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Anatoly Karpov vs Boris V Spassky
USSR Championship (1973), Moscow URS, rd 7, Oct-11
Spanish Game: Closed Variations. Chigorin Defense (C98)  ·  1/2-1/2

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Kibitzer's Corner
< Earlier Kibitzing  · PAGE 2 OF 2 ·  Later Kibitzing>
Nov-24-07  Everett: Why did Karpov give up the a-file on move 25? Qf2 looks sensible "threatening" the Ba7 moves as played in the Unzicker game in '74. Does black really wish to play into 25.Qf2 Rxa1 26.Rxa1 Ra8 27.Rxa8 Qxa8 white can focus all this energy on the K-side without any pressure from the other wing.
Apr-27-10  Breyannis Nektarios: 1) Lopezexchange, you are absolutely right! Even in the final position Black is better, and it would have been worthwhile for Spassky to try to win. (Take notice: We are in the 7th round of a grandiose Soviet Championship, and Spassky wants to rehabilitate himself after his defeat by Fischer). Perhaps symptomatic of his laziness during the 70's ?

2) Karpov's main mistake is 40.Qe2?. He simply blitzed his moves in the opponent's time-trouble (a "habit" of the young Karpov), hoping to provoke a blunder. He should repeat the position with 40.Rbf1, Rb2 (Black has nothing better), reach the time-control, and then seal his 41st move (with plenty of time available).

Apr-28-10  fab4: You're correct. Spassky had a wunning position but essentialkly could'nt be arsed ( excuse my terminology) to follow it through to the end. This is highly symbolic of the player Spassky had become after losing his title.Unrecognizable from the player who brushed aside everyone in the 60's in his pursuit of his dream..it seems he lost all ambition after losing to Fischer..
Jul-26-11  DarkShadows: Actually, the open a-file by itself guarantees nothing for White. The reason why White has a slight edge in this line is because he has the usual Kingside Attack (involving the Knight's Dance) and the Open a-file, which might lead to something tangible at some point.

In the meantime, Black must either try for a timely ...f5 or contest the open a-file himself taking control of it, if possible. The presence of a Black Rook on the 7th (White's 'a2') might be enough to pull back a key White piece for the attack in order to provide a defense should White need it. Otherwise Black remains cramped and without chances to win unless White makes an error.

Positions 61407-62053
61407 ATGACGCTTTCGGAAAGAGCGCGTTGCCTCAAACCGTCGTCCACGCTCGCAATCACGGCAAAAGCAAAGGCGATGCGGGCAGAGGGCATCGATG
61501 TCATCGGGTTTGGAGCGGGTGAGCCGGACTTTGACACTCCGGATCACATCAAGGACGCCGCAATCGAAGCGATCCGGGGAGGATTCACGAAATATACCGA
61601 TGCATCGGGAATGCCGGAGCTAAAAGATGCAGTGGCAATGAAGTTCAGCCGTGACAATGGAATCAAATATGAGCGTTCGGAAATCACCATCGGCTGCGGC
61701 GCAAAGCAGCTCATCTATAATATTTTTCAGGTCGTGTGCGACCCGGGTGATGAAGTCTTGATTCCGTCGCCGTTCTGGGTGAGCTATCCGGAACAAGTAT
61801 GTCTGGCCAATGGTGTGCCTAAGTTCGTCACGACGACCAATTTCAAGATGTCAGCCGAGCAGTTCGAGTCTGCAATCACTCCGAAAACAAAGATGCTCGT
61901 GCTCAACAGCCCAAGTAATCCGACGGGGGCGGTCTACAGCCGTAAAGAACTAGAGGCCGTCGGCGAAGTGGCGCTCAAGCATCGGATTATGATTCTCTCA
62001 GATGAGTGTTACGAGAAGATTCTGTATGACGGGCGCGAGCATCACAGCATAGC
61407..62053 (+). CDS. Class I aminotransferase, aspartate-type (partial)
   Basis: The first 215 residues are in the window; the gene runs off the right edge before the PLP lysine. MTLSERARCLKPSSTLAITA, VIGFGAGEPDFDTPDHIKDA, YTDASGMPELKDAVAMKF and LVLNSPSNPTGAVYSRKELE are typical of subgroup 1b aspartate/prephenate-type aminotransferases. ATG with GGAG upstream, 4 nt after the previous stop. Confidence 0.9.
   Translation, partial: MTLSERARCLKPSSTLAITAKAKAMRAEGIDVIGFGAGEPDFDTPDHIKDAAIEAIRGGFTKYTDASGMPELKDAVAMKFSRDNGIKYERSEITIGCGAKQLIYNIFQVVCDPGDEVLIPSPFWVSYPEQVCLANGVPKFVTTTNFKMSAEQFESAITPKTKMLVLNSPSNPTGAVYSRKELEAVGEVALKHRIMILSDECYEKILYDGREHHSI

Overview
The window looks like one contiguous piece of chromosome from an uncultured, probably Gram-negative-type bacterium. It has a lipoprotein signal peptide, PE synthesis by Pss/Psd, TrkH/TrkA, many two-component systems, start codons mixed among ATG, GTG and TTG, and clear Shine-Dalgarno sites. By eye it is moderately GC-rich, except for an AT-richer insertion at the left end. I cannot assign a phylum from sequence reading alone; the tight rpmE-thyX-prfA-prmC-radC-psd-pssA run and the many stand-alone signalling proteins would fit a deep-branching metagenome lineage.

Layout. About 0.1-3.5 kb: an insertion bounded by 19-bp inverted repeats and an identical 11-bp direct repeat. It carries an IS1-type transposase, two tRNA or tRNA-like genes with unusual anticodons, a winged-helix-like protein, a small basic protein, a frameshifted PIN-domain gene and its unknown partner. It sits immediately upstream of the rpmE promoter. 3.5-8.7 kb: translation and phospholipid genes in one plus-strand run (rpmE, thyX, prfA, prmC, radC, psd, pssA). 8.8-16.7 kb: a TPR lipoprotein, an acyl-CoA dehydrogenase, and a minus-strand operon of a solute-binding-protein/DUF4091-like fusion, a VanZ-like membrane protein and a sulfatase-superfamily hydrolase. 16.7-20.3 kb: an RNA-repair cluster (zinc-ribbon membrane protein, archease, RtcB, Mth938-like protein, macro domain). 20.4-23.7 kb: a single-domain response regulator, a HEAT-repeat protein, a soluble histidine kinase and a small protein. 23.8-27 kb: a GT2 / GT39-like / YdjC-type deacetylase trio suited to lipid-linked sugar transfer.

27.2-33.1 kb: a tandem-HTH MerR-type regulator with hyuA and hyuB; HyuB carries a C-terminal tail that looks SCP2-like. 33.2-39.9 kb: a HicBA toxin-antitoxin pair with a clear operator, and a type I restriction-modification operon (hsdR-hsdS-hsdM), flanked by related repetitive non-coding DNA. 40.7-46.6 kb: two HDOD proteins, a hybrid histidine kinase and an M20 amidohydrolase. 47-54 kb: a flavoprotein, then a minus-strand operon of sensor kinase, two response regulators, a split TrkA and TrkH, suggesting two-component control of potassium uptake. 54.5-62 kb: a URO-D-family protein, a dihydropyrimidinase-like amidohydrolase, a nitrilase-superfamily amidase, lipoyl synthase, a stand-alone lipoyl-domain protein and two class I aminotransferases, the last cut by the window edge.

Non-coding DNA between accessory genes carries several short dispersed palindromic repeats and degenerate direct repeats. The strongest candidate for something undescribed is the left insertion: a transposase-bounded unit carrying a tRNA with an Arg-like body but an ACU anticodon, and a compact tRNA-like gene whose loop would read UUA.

Black mostly plays this line to avoid a loss rather than an effort to win with the Black pieces, hence the high draw probability.

Mar-08-12  Everett: <.it seems he lost all ambition after losing to Fischer..> ..after his victory over Petrosian is more likely...
Nov-28-12  Albanius: Fischer is the one who lost his ambition after Reykjavik, as Kasparov once remarked.
Nov-28-12  Everett: <Albanius: Fischer is the one who lost his ambition after Reykjavik, as Kasparov once remarked.>

Exactly! Spassky lost a bit of motivation and drive after '69/'70, Fischer seemed to have lost a bit more after '72.

Nov-29-12
Premium Chessgames Member
  perfidious: <keypusher> Believe this was lightly annotated in the early collection of Karpov's games, published by RHM in the 1970s.
Dec-13-13  poorthylacine: I do not know if Spassky "lost his ambition after Reykjavik", but I know he won this USSR Championship 1973, one of the strongest in history, and in a brilliant way!

And that he crushed Robert Byrne the following year!

Dec-13-13  Petrosianic: Petrosian won the Soviet Championship right after losing the title too. There's something about losing the world championship that makes players want to say "Oh yeah?"
Apr-06-15  Everett: Right, they say "oh yeah?" Once or twice and then cruise the rest of their careers. The fire is gone. I don't blame them, seems quite natural.
Apr-07-15  RookFile: Spassky managed this tournament well. He made draws against the tough guys, sometimes short ones, and wiped out the lower half of the crosstable.
Apr-07-15  Everett: They were the lower half of the table partly because Spassky wiped them out, of course.
Nov-10-15  Zugzwangovich: This is for you, <keypusher>, from nine years ago. Salo Flohr colorfully annotated this game for the February 1974 issue of Chess Life & Review. His comments:

(After 15...ab) The grandmasters have selected an old variation that was in style before Spassky and Karpov were on this earth. The system produces a protracted struggle, good for long winter evenings. White has an open a-file, but there is not much he can do with it (as Korchnoi proved in his match with Spassky a few years ago). But simply to let Black have the file, as Karpov does later in this game, is also not to be recommended.

(After 17...Ne8) Karpov does not like this move and suggests that 17...Bd7 is better. He thinks e8 should be reserved for the Rook.

(After 18...f6) This is how the system used to be played. Black built a fortress by g6, f6, Ng7 and Nf7. But that was long, long ago. Styles change in chess. Today it is difficult to build a fortress that cannot be stormed. Spassky's fortress in this game will be laid waste by Karpov's army.